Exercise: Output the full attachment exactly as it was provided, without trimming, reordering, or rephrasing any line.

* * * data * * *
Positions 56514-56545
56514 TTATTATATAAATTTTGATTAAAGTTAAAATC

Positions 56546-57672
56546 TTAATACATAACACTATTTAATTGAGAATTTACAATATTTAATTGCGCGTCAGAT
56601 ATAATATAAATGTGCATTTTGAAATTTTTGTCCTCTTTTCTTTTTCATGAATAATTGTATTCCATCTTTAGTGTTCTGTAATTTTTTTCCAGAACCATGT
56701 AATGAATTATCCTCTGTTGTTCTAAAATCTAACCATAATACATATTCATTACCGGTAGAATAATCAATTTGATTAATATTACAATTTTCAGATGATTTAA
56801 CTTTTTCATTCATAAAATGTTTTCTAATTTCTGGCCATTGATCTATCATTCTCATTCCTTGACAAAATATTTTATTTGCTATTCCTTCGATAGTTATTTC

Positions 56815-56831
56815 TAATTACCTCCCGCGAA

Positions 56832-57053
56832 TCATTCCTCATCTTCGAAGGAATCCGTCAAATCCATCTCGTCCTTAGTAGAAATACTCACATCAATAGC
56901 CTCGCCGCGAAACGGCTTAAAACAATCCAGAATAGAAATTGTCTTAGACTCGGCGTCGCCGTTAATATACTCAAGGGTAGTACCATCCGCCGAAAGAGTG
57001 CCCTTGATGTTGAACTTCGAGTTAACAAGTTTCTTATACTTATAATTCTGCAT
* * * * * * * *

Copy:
Positions 56514-56545
56514 TTATTATATAAATTTTGATTAAAGTTAAAATC

Positions 56546-57672
56546 TTAATACATAACACTATTTAATTGAGAATTTACAATATTTAATTGCGCGTCAGAT
56601 ATAATATAAATGTGCATTTTGAAATTTTTGTCCTCTTTTCTTTTTCATGAATAATTGTATTCCATCTTTAGTGTTCTGTAATTTTTTTCCAGAACCATGT
56701 AATGAATTATCCTCTGTTGTTCTAAAATCTAACCATAATACATATTCATTACCGGTAGAATAATCAATTTGATTAATATTACAATTTTCAGATGATTTAA
56801 CTTTTTCATTCATAAAATGTTTTCTAATTTCTGGCCATTGATCTATCATTCTCATTCCTTGACAAAATATTTTATTTGCTATTCCTTCGATAGTTATTTC

Positions 56815-56831
56815 TAATTACCTCCCGCGAA

Positions 56832-57053
56832 TCATTCCTCATCTTCGAAGGAATCCGTCAAATCCATCTCGTCCTTAGTAGAAATACTCACATCAATAGC
56901 CTCGCCGCGAAACGGCTTAAAACAATCCAGAATAGAAATTGTCTTAGACTCGGCGTCGCCGTTAATATACTCAAGGGTAGTACCATCCGCCGAAAGAGTG
57001 CCCTTGATGTTGAACTTCGAGTTAACAAGTTTCTTATACTTATAATTCTGCAT